The futility of life for some of these characters, particularly the poor and uneducated immigrants who do the daily work for the wealthy, is exacerbated by the lack of respect in which they are held, yet Roig describes the kindness of one starving, abused servant whose desire to help someone else in need shines through when she has her only chance to escape.  Some of the wealthy seem to regard their dependent help as throw-aways, just as they also sometimes build “bright new things,” which they abandon or allow to decay because of “the drudgery of having to make [them] work.”  Justice is not democratic.  A nanny whose clothes were set on fire by the “devil boy” for whom she served as nanny finds that the family she worked for blames her for the incident.  Someone who is hit by a car has no redress.  “Ugly facts were neatly tucked into a head scarf, and if it had been an Emirati who’d hit [the victim], then that truly was the end of it.”  A group of four teenagers, one the son of a professional worker from another country and the others Emiratis, all of whom are involved with cocaine, find only the foreigner incarcerated, with the three Emiratis leaving him to face the punishment alone.  Ultimately, the greed of some of the foreigners who become caught up in the frenzy to buy, buy, buy, leads to a kind of blindness, and when the crash comes, as it inevitably does, disaster is only a step away.  As one character remarks, “Sand moves fast.  It eats you every time.”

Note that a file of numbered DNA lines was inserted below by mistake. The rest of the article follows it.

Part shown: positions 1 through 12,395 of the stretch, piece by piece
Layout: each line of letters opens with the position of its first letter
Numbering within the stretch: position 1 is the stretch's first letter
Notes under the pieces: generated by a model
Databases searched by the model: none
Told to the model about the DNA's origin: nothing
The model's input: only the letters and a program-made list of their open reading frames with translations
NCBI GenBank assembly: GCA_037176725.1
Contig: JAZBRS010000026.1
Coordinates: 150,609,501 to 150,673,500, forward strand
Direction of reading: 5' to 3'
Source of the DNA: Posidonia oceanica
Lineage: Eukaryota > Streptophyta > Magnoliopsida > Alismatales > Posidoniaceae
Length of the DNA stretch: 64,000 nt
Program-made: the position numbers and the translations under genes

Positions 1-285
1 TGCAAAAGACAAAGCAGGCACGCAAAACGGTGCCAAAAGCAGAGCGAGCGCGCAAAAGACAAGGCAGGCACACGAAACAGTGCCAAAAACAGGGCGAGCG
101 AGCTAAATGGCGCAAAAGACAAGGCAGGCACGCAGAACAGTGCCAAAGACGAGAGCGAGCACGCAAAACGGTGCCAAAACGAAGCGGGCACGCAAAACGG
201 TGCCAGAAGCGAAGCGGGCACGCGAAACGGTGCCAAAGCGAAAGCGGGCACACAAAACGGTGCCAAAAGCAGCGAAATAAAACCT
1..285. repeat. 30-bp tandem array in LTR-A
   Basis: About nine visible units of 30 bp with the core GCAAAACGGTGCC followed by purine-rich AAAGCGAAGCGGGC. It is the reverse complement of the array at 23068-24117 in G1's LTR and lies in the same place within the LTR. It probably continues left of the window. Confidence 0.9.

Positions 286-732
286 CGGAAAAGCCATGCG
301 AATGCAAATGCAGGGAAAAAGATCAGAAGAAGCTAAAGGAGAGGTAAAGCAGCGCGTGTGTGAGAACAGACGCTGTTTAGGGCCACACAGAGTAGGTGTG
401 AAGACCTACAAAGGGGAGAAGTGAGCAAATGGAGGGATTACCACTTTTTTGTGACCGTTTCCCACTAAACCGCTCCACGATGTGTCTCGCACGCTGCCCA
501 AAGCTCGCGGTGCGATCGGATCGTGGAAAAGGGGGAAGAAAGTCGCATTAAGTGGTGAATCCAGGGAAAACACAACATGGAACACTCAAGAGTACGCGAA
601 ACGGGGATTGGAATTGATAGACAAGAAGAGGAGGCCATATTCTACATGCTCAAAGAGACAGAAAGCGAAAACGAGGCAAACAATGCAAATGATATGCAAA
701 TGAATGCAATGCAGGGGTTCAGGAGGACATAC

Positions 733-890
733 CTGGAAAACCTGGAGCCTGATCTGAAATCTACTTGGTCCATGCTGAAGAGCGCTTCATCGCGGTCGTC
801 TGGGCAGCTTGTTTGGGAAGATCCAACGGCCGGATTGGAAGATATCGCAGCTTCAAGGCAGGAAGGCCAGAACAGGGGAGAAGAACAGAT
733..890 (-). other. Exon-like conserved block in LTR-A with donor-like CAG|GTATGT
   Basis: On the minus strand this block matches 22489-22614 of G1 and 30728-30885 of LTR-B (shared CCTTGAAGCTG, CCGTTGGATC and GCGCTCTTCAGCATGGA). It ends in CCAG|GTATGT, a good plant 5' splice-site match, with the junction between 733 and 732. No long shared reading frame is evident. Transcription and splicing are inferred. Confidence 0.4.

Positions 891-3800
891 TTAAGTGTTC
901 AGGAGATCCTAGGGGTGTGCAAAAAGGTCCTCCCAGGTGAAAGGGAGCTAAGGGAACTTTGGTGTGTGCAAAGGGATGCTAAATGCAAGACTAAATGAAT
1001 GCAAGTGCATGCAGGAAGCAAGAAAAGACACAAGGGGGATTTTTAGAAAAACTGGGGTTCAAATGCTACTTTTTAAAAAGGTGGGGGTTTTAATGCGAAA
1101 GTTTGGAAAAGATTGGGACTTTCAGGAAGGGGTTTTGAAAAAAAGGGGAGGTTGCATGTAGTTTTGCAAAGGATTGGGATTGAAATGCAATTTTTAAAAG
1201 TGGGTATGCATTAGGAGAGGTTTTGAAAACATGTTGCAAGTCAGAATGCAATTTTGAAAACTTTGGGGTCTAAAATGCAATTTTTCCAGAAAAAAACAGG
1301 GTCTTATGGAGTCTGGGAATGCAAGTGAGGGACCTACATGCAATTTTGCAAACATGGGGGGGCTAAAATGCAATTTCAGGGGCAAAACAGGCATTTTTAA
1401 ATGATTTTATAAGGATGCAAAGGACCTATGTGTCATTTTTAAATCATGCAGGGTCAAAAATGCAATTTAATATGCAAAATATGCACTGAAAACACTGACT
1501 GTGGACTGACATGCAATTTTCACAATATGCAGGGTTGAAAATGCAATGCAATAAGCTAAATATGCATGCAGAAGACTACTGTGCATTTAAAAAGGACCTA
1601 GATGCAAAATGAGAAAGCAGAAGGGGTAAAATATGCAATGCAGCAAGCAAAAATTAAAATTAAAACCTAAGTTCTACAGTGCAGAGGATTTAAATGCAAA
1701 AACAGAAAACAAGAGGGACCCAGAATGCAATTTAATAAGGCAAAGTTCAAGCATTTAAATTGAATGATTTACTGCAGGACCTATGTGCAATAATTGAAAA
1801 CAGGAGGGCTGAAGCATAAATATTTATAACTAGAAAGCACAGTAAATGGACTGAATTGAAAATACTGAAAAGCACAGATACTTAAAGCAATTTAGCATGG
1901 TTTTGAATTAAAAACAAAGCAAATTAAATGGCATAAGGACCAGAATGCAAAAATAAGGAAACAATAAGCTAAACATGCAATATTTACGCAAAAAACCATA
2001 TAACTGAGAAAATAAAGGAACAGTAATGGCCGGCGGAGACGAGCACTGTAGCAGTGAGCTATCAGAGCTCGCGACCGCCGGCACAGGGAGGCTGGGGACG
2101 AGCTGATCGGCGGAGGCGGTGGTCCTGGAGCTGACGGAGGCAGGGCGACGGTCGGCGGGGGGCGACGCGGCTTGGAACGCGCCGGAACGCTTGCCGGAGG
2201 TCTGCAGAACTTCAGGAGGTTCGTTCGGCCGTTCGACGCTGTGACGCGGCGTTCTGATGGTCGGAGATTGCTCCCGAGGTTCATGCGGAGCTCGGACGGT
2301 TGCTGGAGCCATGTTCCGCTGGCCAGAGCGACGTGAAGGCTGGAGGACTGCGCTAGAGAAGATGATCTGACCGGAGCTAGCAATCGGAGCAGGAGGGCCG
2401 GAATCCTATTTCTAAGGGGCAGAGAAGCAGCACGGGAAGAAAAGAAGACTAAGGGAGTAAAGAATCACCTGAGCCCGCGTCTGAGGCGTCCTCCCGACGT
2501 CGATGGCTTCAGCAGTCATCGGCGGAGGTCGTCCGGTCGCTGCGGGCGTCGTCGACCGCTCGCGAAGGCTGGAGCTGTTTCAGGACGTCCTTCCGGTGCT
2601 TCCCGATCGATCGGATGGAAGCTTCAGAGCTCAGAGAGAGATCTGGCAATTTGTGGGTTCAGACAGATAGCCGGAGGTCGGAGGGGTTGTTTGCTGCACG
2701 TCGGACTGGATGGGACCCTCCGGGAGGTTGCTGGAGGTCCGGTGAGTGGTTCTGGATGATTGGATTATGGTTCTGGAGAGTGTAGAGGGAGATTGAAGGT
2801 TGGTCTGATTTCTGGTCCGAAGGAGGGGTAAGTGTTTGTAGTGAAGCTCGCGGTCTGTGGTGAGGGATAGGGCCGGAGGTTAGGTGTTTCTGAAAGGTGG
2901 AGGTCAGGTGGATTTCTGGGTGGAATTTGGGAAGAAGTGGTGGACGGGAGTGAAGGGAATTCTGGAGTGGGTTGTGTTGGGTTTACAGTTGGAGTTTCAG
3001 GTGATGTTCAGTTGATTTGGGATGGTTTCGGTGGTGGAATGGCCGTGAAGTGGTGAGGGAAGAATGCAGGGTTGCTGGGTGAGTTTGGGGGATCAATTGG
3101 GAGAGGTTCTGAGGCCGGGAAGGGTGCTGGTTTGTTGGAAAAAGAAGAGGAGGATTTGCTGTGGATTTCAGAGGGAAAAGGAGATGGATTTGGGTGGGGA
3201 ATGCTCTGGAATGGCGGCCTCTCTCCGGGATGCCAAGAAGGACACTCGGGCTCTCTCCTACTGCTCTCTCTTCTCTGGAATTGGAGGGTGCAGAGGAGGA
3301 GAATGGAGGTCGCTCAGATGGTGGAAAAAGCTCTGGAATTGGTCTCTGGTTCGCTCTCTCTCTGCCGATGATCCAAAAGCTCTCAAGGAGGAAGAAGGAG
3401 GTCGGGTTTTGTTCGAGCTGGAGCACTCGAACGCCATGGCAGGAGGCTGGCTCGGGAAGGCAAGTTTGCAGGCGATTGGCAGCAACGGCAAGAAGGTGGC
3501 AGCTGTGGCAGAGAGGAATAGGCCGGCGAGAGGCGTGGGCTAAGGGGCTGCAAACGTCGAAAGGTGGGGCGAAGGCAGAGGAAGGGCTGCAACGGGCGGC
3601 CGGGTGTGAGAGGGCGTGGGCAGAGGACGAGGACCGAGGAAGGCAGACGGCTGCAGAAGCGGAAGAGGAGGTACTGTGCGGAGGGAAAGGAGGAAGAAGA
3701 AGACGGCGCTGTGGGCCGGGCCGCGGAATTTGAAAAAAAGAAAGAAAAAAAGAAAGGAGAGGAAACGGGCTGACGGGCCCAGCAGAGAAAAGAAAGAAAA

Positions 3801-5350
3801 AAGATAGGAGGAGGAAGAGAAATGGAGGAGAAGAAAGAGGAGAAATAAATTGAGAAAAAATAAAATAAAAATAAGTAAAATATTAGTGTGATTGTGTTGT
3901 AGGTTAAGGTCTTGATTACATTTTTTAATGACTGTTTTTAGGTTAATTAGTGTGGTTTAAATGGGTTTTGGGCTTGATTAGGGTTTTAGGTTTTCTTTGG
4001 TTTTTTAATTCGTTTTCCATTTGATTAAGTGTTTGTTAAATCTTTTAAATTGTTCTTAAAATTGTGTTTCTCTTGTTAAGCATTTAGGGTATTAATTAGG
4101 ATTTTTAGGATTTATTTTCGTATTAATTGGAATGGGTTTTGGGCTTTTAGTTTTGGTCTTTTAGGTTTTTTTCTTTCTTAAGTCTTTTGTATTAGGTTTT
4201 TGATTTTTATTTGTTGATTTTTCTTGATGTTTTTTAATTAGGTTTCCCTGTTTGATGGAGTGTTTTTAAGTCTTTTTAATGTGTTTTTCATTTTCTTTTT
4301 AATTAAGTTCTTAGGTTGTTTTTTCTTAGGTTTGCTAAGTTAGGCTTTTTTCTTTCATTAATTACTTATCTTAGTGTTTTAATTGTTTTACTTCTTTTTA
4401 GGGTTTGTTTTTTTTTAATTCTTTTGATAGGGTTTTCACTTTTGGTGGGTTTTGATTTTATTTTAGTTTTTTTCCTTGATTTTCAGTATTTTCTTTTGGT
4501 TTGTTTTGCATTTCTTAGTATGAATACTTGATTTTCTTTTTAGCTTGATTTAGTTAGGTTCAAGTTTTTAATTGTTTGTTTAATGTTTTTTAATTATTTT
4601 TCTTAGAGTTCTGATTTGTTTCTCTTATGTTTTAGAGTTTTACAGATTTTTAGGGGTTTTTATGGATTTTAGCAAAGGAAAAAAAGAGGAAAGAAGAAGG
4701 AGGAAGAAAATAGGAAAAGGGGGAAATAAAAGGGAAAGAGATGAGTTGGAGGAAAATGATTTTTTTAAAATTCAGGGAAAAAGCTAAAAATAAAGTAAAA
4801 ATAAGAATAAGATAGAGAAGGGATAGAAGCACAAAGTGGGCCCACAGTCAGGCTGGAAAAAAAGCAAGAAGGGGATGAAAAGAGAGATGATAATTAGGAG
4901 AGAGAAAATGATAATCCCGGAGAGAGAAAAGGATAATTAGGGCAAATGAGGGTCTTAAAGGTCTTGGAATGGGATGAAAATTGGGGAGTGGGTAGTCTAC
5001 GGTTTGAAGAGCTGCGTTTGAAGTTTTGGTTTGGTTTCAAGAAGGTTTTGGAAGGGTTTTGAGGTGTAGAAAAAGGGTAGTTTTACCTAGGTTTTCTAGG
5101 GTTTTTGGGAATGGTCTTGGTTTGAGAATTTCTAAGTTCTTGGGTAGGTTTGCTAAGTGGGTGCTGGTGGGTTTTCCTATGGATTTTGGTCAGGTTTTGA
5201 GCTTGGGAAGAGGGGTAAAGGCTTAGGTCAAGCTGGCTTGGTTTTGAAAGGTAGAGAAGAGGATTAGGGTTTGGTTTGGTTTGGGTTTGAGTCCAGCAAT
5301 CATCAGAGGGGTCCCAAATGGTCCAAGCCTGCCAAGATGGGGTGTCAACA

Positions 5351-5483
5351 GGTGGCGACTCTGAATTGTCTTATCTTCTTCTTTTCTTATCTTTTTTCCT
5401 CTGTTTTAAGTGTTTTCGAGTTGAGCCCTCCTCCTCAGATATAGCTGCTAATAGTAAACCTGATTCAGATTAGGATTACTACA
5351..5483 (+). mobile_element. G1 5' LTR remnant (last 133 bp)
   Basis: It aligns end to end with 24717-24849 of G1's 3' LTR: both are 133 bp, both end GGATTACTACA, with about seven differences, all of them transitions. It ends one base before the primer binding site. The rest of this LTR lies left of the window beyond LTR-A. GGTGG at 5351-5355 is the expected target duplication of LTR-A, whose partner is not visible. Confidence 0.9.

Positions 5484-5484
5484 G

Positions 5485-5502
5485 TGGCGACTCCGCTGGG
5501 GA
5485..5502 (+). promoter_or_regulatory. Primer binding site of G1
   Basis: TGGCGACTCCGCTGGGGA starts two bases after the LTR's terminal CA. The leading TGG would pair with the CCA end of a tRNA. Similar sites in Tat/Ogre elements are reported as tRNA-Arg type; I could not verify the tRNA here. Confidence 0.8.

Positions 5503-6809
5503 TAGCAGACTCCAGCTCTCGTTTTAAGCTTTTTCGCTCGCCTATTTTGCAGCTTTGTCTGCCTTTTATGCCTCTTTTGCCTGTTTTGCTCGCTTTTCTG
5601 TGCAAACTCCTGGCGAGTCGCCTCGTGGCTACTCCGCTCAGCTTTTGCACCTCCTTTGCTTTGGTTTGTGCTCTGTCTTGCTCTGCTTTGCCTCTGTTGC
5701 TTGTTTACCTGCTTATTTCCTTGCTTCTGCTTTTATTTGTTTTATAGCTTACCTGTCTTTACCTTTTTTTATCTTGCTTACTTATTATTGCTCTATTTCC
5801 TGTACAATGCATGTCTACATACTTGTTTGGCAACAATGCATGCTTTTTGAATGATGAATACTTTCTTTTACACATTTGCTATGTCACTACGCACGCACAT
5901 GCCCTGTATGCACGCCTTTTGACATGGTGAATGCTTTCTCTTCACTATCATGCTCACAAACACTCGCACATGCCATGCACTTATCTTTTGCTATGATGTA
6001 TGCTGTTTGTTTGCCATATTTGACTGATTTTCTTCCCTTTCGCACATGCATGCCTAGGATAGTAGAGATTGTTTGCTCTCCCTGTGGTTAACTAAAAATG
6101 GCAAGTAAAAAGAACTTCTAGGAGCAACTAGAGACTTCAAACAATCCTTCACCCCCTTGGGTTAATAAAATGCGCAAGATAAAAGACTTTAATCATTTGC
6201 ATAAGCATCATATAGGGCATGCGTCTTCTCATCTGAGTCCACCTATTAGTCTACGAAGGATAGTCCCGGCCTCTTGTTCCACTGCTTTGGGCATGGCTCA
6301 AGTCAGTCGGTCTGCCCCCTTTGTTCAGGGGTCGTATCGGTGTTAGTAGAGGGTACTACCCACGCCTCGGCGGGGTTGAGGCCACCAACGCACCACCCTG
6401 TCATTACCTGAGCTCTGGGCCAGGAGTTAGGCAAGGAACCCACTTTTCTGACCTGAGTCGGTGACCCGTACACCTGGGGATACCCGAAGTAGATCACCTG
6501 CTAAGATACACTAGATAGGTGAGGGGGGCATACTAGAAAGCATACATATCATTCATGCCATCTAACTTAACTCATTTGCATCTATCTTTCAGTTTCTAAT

ALSO set in the Persian Gulf:  SMALL KINGDOMS, by Anastasia Hobbet, set in Kuwait, and THE DOG by Joseph O’Neill, set in Dubai.

Map of United Arab Emirates. Double-click to enlarge.

Photos, in order: The author ‘s photo appears on http://www.goodreads.com/

The Sheikh Zayed Grand Mosque, courtesy of Trip Advisor, may be found on http://www.tripadvisor.com.au

A family in Abu Dhabi walks along the  Corniche:  http://visitabudhabi.ae

An elegant hospital room from the Sheikh Khalifa Medical Center appears on http://www.aia.org/

This map of the United Arab Emirates may be found on http://www.juancole.com Double click to enlarge.

REVIEW. Abu Dhabi, Book Club Suggestions, Social and Political Issues, United Arab Emirates
Written by: Denise Roig
Published by: Signature Editions (October 15, 2014)
Date Published: 10/15/2014
ISBN: 978-1927426425
Available in: Ebook Paperback